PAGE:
Figures on abuse two years old

THE Government has failed to release details on the number of Irish children abused or neglected over the past two years, it emerged yesterday.

Minister for Children Brendan Smith admitted the latest details available on vulnerable children dated back to 2005. He said it was hoped the Health Service Executive (HSE) would soon provide details on abused or neglected children in different health regions for 2006 and 2007.

But the opposition said the delay was a “disgrace”. Fine Gael’s Alan Shatter said: “Am I right in understanding that the department has absolutely no idea how many children were reported to the HSE during 2006 or 2007 as being at risk? The minister does not know the average waiting times before children at risk are assessed. He does not know how many children are at risk at present because they are on a waiting list.”

Mr Shatter questioned how Mr Smith’s department could function without the crucial information about how child protection services were working.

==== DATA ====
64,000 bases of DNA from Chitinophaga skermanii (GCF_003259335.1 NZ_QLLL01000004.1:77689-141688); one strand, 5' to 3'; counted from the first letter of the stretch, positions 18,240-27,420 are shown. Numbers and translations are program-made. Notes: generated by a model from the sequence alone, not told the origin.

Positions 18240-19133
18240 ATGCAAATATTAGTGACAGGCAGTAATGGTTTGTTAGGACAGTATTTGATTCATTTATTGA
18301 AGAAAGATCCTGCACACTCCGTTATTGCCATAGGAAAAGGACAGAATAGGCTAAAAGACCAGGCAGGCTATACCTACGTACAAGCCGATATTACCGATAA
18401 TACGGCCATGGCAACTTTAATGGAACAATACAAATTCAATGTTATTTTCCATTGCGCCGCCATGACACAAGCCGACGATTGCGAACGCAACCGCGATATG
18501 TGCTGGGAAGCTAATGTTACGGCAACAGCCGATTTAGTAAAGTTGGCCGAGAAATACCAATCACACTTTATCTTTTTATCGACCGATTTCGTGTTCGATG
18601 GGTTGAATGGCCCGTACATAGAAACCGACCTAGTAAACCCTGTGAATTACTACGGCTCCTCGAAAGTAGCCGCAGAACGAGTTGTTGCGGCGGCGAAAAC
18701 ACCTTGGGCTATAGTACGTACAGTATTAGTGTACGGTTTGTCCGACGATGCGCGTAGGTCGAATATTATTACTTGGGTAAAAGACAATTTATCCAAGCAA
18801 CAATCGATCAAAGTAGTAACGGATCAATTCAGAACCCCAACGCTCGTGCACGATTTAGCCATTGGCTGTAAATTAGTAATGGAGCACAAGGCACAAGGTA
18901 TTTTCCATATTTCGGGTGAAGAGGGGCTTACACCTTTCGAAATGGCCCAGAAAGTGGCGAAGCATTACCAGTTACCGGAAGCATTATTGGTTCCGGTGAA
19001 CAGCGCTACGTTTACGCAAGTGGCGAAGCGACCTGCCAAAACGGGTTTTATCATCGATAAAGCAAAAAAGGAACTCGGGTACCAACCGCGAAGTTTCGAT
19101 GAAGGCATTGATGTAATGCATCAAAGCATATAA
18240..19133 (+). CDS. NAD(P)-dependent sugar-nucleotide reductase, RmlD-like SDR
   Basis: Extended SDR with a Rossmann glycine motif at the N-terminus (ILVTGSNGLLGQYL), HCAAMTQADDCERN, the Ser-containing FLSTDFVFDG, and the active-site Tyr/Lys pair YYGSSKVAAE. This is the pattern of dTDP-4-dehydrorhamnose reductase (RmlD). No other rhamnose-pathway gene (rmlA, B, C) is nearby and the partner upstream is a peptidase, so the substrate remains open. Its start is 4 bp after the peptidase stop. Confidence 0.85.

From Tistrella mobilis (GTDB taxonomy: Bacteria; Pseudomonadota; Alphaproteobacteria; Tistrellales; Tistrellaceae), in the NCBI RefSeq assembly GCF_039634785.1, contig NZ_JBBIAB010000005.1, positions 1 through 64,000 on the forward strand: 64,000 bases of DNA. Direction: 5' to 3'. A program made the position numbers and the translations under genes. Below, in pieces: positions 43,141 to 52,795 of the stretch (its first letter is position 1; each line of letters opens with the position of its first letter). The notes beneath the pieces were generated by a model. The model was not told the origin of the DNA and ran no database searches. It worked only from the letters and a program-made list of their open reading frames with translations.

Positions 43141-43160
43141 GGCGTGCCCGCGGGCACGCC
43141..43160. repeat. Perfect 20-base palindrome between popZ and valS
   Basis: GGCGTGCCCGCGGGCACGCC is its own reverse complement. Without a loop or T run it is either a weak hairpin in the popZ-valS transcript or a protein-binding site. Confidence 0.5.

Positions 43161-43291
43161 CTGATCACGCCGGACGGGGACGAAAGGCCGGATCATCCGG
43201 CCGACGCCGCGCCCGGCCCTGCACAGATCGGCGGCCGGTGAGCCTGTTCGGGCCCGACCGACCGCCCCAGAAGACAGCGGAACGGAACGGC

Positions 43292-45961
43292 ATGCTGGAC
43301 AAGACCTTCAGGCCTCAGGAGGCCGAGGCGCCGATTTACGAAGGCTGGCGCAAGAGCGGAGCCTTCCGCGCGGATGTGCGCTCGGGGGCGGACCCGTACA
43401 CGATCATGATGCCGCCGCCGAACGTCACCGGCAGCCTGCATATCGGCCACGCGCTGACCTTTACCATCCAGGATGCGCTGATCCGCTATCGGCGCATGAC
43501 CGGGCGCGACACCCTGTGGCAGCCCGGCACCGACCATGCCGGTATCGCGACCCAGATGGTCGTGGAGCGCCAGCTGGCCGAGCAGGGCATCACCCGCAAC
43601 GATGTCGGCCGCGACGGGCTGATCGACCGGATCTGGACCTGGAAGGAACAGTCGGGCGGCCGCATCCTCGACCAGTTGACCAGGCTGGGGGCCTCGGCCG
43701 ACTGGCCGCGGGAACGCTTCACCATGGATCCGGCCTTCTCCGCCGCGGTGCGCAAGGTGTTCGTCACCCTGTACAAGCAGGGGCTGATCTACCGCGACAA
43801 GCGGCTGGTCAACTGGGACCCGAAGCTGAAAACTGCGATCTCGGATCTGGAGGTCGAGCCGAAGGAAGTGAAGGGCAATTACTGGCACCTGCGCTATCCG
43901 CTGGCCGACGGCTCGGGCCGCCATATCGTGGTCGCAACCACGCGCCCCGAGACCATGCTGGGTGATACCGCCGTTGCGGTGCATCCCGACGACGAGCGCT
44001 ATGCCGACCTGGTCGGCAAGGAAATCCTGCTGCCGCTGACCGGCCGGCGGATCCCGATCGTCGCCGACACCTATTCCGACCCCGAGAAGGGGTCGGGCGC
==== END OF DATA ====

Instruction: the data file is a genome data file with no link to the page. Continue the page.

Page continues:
He said the HSE had a statutory obligation under the Child Care Act 1991 to publish an annual report relating to child welfare services, which included notifications of child abuse or neglect.

Mr Smith said he was “anxious” the Government would have the up-to-date information available as soon as possible.

The report for 2006 was nearing completion, he told the Dáil.

“I am informed by the HSE that the report on 2007 will be completed in the summer of this year. We want a more timely publication of reports.”

Meanwhile, Labour leader Eamon Gilmore said dirty hospitals were killing patients. He demanded to know why a microbiologist post at St Colmcille’s Hospital, Loughlinstown had not been filled almost a full year after a coroner first raised concerns about the matter following the death of Kathleen Whiston from a C difficile infection she caught after admission.

“People go into hospital to get cured, not to get killed,” Mr Gilmore told the Dáil.

Fine Gael leader Enda Kenny also raised the case as he urged taoiseach-elect Brian Cowen to take action.

“Over a seven-month period, 16 other people died in the hospital from hospital acquired infections. C.difficile was the direct cause of death in five cases and a contributory factor in five other cases. In half of the remaining cases, MRSA was directly to blame.

“Could these deaths have been prevented? The answer must be that they could have been prevented if the essential staff had been in place and proper procedure and practice followed.”

Mr Cowen said that while it would be better to have a microbiologist in place, it did not necessarily mean the deaths could have been prevented.

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